The best tips on how marketing works with the new Swiss FADP

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Relevant for all Swiss companies who don't want to risk a painful fine from 1 September onwards.


You have CHF 250,000 left over that you want to invest in a fine? Then you can stop reading now. Do you already comply in detail with the European General Data Protection Regulation (GDPR) for all your marketing activities and data? Then you can relax now too, because you've already done most of the work. If you work in a Swiss company - large or small - that hasn't taken care of data protection so far, then you should get into gear now, because on 1 September 2023 the revised Federal Act on Data Protection (FADP) will come into force. 

Not only companies, but also the employees responsible for data protection should act. This is because, in contrast to its European counterpart, under the Swiss FADP it is the employee responsible who can be fined and not just the company. 

As with all new regulations, there is a great deal of uncertainty at first. Especially since legal formulations first have to be translated into practice. At Demodia, we have set ourselves the goal of ensuring that your marketing activities function smoothly even with the new regulations.

FADP and GDPR - what is the difference for marketers?

First of all, the big difference with the European version (GDPR) when it comes to email marketing: when the GDPR was introduced, companies had to obtain consent from all email addresses that had not explicitly given their consent.

This aspect is regulated differently in Switzerland. Since 2007, the law against unfair competition has stipulated that newsletters may only be sent with explicit consent. 

If you do not yet require this consent on your website, we recommend that you install a form with a legal disclaimer as soon as possible. We have already developed best practice methods to ensure that you get consent easily and with the highest possible acceptance. 

In email marketing, it is not enough to offer the subscriber the option of not subscribing to the newsletter. On the contrary, they must explicitly agree to receiving the newsletter and the associated data processing.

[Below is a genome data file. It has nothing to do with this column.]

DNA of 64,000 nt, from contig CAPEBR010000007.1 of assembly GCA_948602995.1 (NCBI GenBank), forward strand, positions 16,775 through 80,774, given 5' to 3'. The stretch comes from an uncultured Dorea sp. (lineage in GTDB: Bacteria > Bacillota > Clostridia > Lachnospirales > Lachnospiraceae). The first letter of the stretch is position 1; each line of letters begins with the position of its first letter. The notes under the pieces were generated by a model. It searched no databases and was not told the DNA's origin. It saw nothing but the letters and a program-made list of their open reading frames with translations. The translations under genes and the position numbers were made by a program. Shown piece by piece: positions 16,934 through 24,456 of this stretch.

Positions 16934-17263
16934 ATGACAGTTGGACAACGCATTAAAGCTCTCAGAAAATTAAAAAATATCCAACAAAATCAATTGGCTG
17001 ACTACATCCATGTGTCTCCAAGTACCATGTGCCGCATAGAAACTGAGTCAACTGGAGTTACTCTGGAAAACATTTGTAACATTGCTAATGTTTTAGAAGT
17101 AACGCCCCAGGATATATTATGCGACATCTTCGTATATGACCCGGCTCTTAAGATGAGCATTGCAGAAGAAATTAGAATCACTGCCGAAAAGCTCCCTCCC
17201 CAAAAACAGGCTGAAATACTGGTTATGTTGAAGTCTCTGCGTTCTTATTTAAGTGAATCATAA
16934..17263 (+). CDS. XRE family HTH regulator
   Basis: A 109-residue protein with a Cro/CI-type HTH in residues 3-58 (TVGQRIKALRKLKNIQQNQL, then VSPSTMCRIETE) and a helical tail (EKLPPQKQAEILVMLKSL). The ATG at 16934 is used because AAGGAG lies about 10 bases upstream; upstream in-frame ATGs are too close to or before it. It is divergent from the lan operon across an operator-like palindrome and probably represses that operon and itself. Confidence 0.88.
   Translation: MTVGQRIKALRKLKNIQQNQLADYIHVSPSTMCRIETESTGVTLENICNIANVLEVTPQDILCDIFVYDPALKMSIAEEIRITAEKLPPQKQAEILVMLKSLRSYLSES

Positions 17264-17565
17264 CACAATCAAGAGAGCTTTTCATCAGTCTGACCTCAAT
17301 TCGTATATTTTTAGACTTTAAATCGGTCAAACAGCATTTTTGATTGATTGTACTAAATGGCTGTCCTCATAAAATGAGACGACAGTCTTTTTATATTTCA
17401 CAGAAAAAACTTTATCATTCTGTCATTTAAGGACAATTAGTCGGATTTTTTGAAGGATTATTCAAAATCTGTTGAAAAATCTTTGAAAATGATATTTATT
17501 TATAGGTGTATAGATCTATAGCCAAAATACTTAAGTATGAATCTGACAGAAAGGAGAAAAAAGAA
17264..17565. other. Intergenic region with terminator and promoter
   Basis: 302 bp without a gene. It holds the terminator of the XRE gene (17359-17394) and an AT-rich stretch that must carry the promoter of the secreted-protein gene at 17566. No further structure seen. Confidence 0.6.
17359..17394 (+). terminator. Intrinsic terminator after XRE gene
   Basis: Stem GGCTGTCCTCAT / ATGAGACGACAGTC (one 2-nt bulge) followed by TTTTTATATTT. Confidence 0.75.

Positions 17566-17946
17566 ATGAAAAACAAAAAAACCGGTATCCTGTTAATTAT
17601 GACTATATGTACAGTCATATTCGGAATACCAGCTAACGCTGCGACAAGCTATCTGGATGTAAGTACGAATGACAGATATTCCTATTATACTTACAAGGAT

To ensure that your customers subscribe to your newsletter in large numbers, we recommend the radio button. A radio button is an element that allows only one option from several possibilities. A radio button that requires users to click either their "Yes" to the newsletter (always with a link to the data protection guidelines) or their "No" achieved an approval rate of 60% among our customers compared to the classic checkbox, which rarely exceeds 10%.

Marketing according to the FADP

If consent to newsletters in Switzerland is not regulated by the DPA, what will change in marketing with the revised version?

The DPA regulates data protection, data storage and data processing. And this is exactly where the new risks for Swiss companies arise in the revised version. As a digital marketing agency, we do not give legal advice, but we can support clients with data audits, data centralisation and the implementation of data protection regulations. 

Since Swiss companies are required by the rDSG to create a directory of their data processing, it makes sense to store the data in one place if possible. Especially SMEs that work with different tools, such as a CRM, mailer service, analytics programme, etc., have to prove for each service how they process which data. Therefore, it makes sense to use a holistic tool like Hubspot to control many applications from the same tool with the same data. As an official partner of Hubspot, we have years of practical experience and know that, in addition to easier data documentation, companies also save a lot of time in business processes. 

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Our tips for making your company fit for the FADP: 

Start with a data audit of your marketing activities and address the questions: 

  • How is data currently collected? 
  • What data is necessary and how is it used? 
  • Is your privacy policy up to date?
  • Is there a privacy policy for the use of cookies?
  • Are there privacy statements for other technologies (apps, contact forms, electronic newsletters, etc.)?
  • Which persons have which tasks and responsibilities in the data protection process?

Sensitive penalties for employees and for the company can be avoided. Although the Swiss FADP provides for penalties of up to CHF 250,000 against responsible persons, there is a variant that can hit the company sensitively. With a fine of no more than CHF 50,000 and a large investigation effort, the company can be fined instead of the person. This variant will probably be used often, as it consumes much fewer resources for the cantonal public prosecutor's office in the investigation if they make the company pay. 

We are happy to offer you support with our best practices for marketing with the FADP. Make an appointment for a no-obligation consultation today, because every day you wait, you accumulate data that may not have been collected and processed in compliance with the law.